00 01 02 03 04 05 06 07 08 09 0A 0B 0C 0D 0E 0F
          ------ ----------------------------------------------- -----
0000000000000000 01 00 00 00 00 00 00 00                         �

Parameters

-Count

This represents the number of bytes to include in the hex output.

This parameter was introduced in PowerShell 6.2.

Type:Int64
Position:Named
Default value:Int64.MaxValue
Accept pipeline input:False
Accept wildcard characters:False
-Encoding

Specifies the encoding of the input strings. This only applies to [string] input. The parameter has no effect on numeric types. The output value is always utf8NoBOM.

The acceptable values for this parameter are as follows:

  • ascii: Uses the encoding for the ASCII (7-bit) character set.
  • bigendianunicode: Encodes in UTF-16 format using the big-endian byte order.
  • oem: Uses the default encoding for MS-DOS and console programs.
  • unicode: Encodes in UTF-16 format using the little-endian byte order.
  • utf7: Encodes in UTF-7 format.
  • utf8: Encodes in UTF-8 format.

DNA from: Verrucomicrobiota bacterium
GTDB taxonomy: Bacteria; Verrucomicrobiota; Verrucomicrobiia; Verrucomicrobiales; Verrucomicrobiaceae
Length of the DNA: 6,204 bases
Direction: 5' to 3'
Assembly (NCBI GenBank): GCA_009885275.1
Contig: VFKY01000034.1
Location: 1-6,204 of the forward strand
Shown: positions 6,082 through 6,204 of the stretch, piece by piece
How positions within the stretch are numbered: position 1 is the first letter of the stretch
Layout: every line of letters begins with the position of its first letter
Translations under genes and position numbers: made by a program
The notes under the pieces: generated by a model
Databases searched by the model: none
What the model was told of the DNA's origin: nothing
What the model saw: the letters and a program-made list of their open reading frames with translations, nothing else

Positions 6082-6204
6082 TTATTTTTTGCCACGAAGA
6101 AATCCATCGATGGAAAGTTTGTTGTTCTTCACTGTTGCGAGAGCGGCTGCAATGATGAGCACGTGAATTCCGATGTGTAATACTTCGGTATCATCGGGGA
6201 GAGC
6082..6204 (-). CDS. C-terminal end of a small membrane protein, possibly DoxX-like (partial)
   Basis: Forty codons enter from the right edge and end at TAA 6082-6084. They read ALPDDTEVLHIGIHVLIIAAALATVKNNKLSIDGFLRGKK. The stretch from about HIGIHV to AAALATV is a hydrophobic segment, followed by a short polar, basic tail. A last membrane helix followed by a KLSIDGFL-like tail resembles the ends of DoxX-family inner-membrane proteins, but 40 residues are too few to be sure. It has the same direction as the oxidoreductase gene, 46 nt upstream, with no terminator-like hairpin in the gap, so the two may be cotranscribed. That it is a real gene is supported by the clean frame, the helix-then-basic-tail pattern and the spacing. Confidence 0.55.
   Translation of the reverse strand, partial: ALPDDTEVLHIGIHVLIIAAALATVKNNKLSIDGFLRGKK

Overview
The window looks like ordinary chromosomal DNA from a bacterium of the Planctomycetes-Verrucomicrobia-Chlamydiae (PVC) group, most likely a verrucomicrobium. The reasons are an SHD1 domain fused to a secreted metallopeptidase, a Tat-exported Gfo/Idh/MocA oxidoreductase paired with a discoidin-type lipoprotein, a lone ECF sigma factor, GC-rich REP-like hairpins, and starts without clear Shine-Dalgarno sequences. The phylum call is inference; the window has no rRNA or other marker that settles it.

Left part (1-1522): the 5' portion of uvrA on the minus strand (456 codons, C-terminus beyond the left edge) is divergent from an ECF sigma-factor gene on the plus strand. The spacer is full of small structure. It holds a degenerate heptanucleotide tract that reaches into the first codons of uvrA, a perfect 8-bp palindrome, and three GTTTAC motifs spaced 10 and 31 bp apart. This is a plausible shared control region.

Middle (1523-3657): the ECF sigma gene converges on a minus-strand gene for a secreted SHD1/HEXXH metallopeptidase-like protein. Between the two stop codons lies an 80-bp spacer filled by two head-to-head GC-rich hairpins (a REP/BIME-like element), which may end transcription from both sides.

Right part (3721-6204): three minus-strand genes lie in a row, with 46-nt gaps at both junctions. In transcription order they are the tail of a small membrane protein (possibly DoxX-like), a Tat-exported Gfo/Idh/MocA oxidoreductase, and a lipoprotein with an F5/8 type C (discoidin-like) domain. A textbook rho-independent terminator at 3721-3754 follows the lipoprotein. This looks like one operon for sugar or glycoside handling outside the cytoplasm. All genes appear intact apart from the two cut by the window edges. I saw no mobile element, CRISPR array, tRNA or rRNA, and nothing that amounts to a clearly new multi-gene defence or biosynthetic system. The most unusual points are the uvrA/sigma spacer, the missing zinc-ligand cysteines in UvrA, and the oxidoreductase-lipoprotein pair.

• utf8BOM: Encodes in UTF-8 format with Byte Order Mark (BOM)
  • utf8NoBOM: Encodes in UTF-8 format without Byte Order Mark (BOM)
  • utf32: Encodes in UTF-32 format.

Beginning with PowerShell 6.2, the Encoding parameter also allows numeric IDs of registered code pages (like -Encoding 1251) or string names of registered code pages (like -Encoding "windows-1251"). For more information, see the .NET documentation for Encoding.CodePage.

Type:Encoding
Accepted values:ASCII, BigEndianUnicode, OEM, Unicode, UTF7, UTF8, UTF8BOM, UTF8NoBOM, UTF32
Position:Named
Default value:UTF8NoBOM
Accept pipeline input:False
Accept wildcard characters:False
-InputObject

Used for pipeline input. Pipeline input supports only certain scalar types and [system.io.fileinfo] instances for piping from Get-ChildItem.

The supported scalar types are:

  • [string], [char]
  • [byte], [sbyte]
  • [int16], [uint16], [short], [ushort]
  • [int], [uint], [int32], [uint32],
  • [long], [ulong], [int64], [uint64]
  • [single], [float], [double]
  • [boolean]

Prior to PowerShell 6.2, Format-Hex would handle a Pipeline input with multiple input types by grouping all like objects together. Now, it handles each individual object as it passes through the Pipeline and won't group objects together unless like objects are adjacent.

Type:PSObject
Position:Named
Default value:None
Accept pipeline input:True
Accept wildcard characters:False